- Licensable activities such as oil and gas exploration and production taking place or that may take place within this MPA are managed in accordance with the clauses set out under Section 127 of The Marine & Coastal Access Act (2009). Under this clause, JNCC has a statutory responsibility to advise the regulator on developments that are capable of affecting (other than insignificantly) the protected features of the MPA and that may hinder the achievement of the sites conservation objectives. JNCC considers the existing marine licensing process is sufficient to ensure the management of licensable activities taking place, or that could take place in the future, on the protected features of this MPA.
- For further information, see Marine Scotland’s draft MPA Management Handbook and Marine Scotland’s guidance for marine licence applicants.
- Further information on JNCC's role in the provision of advice for licensed activities in the UK offshore area is available on JNCC's offshore industry advice webpages.
- Two telecommunications cables cross through the MPA.
- Cables are largely an unregulated activity in offshore waters depending upon the type of cable being laid (or maintained), where it is being laid between and whether the cable is part of a larger development (which may be regulated). Any cable not directly associated with an energy installation does not require a marine licence beyond 12 nautical miles.
- JNCC encourages early discussion from operators regarding any plans related to new or existing cables, and encourages the undertaking of non-statutory environmental impact assessments for new or existing cable projects to assess their effect on the protected features of the MPA.
3. Site condition monitoring
Site condition monitoring surveys are yet to take place within this MPA. Further information will be made available within the Monitoring section in due course.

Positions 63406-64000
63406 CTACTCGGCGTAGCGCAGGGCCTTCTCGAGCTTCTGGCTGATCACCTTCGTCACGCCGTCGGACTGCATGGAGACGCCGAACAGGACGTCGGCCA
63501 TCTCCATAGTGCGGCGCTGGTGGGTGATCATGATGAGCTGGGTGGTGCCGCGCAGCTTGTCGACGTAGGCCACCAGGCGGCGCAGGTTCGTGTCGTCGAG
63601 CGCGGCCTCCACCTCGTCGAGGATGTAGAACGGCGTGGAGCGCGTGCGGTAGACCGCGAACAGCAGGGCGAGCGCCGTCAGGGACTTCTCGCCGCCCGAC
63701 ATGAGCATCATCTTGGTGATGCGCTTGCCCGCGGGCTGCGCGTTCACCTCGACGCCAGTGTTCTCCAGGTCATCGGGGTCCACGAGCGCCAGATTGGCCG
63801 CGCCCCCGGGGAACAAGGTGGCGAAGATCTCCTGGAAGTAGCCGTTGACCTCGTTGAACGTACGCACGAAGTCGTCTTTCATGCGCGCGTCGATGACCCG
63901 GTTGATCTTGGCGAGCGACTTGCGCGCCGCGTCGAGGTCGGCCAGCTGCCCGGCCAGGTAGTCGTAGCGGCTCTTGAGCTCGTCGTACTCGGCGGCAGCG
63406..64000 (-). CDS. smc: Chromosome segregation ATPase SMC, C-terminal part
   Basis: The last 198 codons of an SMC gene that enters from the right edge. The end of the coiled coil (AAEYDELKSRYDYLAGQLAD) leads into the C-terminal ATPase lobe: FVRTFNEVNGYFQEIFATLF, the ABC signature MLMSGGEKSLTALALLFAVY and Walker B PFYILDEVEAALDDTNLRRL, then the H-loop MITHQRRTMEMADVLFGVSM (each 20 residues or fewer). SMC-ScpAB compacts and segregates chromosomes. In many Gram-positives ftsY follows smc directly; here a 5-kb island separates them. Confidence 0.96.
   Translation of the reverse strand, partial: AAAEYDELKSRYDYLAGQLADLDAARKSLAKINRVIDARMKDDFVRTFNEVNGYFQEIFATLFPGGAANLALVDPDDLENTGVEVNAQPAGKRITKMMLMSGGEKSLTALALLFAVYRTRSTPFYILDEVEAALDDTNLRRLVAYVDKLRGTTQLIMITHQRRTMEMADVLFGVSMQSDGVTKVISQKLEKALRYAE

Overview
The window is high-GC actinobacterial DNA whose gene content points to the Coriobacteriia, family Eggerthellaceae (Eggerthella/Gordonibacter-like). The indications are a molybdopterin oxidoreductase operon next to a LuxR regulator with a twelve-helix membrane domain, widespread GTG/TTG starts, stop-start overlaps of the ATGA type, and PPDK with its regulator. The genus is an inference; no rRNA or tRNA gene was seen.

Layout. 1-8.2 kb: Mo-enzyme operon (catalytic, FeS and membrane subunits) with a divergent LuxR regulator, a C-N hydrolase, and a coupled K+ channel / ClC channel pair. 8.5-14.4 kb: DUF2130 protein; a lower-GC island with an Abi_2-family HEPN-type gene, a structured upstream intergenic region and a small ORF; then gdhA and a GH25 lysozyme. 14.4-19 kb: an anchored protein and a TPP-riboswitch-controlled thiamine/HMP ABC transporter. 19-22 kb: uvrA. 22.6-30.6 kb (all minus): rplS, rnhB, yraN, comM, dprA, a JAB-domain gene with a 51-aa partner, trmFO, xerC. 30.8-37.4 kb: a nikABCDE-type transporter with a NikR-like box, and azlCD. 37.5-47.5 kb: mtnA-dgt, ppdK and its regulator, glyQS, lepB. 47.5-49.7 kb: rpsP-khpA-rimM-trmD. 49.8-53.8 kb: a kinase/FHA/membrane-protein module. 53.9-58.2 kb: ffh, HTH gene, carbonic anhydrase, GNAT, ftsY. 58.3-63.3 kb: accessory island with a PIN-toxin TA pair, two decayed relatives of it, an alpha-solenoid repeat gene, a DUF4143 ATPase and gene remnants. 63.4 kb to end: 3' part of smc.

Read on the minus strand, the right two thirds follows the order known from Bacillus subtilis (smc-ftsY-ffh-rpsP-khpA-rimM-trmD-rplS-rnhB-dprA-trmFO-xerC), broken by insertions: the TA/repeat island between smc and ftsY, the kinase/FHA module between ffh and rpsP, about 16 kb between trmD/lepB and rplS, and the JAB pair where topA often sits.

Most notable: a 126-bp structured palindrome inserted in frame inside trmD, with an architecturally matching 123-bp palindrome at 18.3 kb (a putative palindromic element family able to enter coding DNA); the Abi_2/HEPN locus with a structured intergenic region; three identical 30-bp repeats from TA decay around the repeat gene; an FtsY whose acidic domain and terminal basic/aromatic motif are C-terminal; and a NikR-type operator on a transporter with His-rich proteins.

4. Assessment of progress towards conservation objectives
No long-term condition monitoring data are available to determine whether the MPA is moving towards or has reached its conservation objectives. Further information will be provided within the Assessment section as it becomes available.
Last updated: October 2017
JNCC is currently leading on the development of a strategy for biodiversity monitoring across all UK waters, to include MPA monitoring. Data and evidence collected from MPA monitoring activities will aim to:
- Enable assessment of condition of the features within sites;
- Enable assessment of the degree to which management measures are effective in achieving the conservation objectives for the protected features;
- Support the identification of priorities for future protection and/or management; and,
- Enable Government to fulfil its national and international assessment and reporting commitments in relation to MPAs and help identify where further action may be required.
Last updated: October 2017
Assessments of the condition of designated features in offshore MPAs are required to report against our legal obligations. Ideally these assessments should be based on observed data, and then measured against targets for pre-defined indicators. However, for MPAs in offshore waters we do not always have the appropriate information to be able to do so. This is particularly true for seabed habitats, which are the main type of feature designated for protection in offshore MPAs.
To address these challenges, JNCC has been an active partner in the development of new approaches and tools for the assessment of habitats and species for a variety of national and international status reports.